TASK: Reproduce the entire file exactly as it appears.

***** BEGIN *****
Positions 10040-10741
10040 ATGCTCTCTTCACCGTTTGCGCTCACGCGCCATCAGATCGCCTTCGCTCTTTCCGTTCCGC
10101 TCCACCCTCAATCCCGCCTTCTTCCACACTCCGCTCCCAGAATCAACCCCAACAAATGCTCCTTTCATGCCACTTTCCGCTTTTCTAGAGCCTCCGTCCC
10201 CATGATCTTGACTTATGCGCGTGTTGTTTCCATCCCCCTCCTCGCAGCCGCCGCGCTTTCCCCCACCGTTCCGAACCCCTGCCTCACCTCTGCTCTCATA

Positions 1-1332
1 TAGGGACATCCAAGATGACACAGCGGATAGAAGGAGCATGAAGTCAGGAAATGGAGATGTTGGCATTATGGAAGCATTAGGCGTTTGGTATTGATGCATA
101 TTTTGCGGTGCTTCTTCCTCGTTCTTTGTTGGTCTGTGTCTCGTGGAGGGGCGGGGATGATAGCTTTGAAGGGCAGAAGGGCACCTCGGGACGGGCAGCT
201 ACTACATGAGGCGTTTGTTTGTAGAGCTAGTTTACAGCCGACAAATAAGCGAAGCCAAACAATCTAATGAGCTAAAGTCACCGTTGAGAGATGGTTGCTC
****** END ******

Positions 10040-10741
10040 ATGCTCTCTTCACCGTTTGCGCTCACGCGCCATCAGATCGCCTTCGCTCTTTCCGTTCCGC
10101 TCCACCCTCAATCCCGCCTTCTTCCACACTCCGCTCCCAGAATCAACCCCAACAAATGCTCCTTTCATGCCACTTTCCGCTTTTCTAGAGCCTCCGTCCC
10201 CATGATCTTGACTTATGCGCGTGTTGTTTCCATCCCCCTCCTCGCAGCCGCCGCGCTTTCCCCCACCGTTCCGAACCCCTGCCTCACCTCTGCTCTCATA

Positions 1-1332
1 TAGGGACATCCAAGATGACACAGCGGATAGAAGGAGCATGAAGTCAGGAAATGGAGATGTTGGCATTATGGAAGCATTAGGCGTTTGGTATTGATGCATA
101 TTTTGCGGTGCTTCTTCCTCGTTCTTTGTTGGTCTGTGTCTCGTGGAGGGGCGGGGATGATAGCTTTGAAGGGCAGAAGGGCACCTCGGGACGGGCAGCT
201 ACTACATGAGGCGTTTGTTTGTAGAGCTAGTTTACAGCCGACAAATAAGCGAAGCCAAACAATCTAATGAGCTAAAGTCACCGTTGAGAGATGGTTGCTC